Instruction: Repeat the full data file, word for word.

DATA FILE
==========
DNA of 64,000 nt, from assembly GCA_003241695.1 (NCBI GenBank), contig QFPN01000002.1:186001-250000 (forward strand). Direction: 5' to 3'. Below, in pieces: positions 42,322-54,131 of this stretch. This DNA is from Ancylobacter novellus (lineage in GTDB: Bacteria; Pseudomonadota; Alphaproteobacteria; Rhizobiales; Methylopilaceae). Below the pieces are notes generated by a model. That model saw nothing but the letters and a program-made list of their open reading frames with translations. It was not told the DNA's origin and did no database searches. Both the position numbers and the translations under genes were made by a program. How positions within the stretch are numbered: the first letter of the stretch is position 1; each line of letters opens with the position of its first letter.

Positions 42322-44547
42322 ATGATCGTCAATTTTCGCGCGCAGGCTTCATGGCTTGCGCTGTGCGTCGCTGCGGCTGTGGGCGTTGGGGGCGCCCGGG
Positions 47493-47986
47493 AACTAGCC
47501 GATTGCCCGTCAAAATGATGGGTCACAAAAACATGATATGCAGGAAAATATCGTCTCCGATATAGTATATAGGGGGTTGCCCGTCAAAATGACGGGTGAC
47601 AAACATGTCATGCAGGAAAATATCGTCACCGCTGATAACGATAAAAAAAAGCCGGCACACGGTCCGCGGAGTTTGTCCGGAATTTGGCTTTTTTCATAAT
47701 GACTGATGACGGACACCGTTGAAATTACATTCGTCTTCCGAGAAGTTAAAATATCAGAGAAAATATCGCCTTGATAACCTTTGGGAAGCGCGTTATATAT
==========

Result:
DNA of 64,000 nt, from assembly GCA_003241695.1 (NCBI GenBank), contig QFPN01000002.1:186001-250000 (forward strand). Direction: 5' to 3'. Below, in pieces: positions 42,322-54,131 of this stretch. This DNA is from Ancylobacter novellus (lineage in GTDB: Bacteria; Pseudomonadota; Alphaproteobacteria; Rhizobiales; Methylopilaceae). Below the pieces are notes generated by a model. That model saw nothing but the letters and a program-made list of their open reading frames with translations. It was not told the DNA's origin and did no database searches. Both the position numbers and the translations under genes were made by a program. How positions within the stretch are numbered: the first letter of the stretch is position 1; each line of letters opens with the position of its first letter.

Positions 42322-44547
42322 ATGATCGTCAATTTTCGCGCGCAGGCTTCATGGCTTGCGCTGTGCGTCGCTGCGGCTGTGGGCGTTGGGGGCGCCCGGG
Positions 47493-47986
47493 AACTAGCC
47501 GATTGCCCGTCAAAATGATGGGTCACAAAAACATGATATGCAGGAAAATATCGTCTCCGATATAGTATATAGGGGGTTGCCCGTCAAAATGACGGGTGAC
47601 AAACATGTCATGCAGGAAAATATCGTCACCGCTGATAACGATAAAAAAAAGCCGGCACACGGTCCGCGGAGTTTGTCCGGAATTTGGCTTTTTTCATAAT
47701 GACTGATGACGGACACCGTTGAAATTACATTCGTCTTCCGAGAAGTTAAAATATCAGAGAAAATATCGCCTTGATAACCTTTGGGAAGCGCGTTATATAT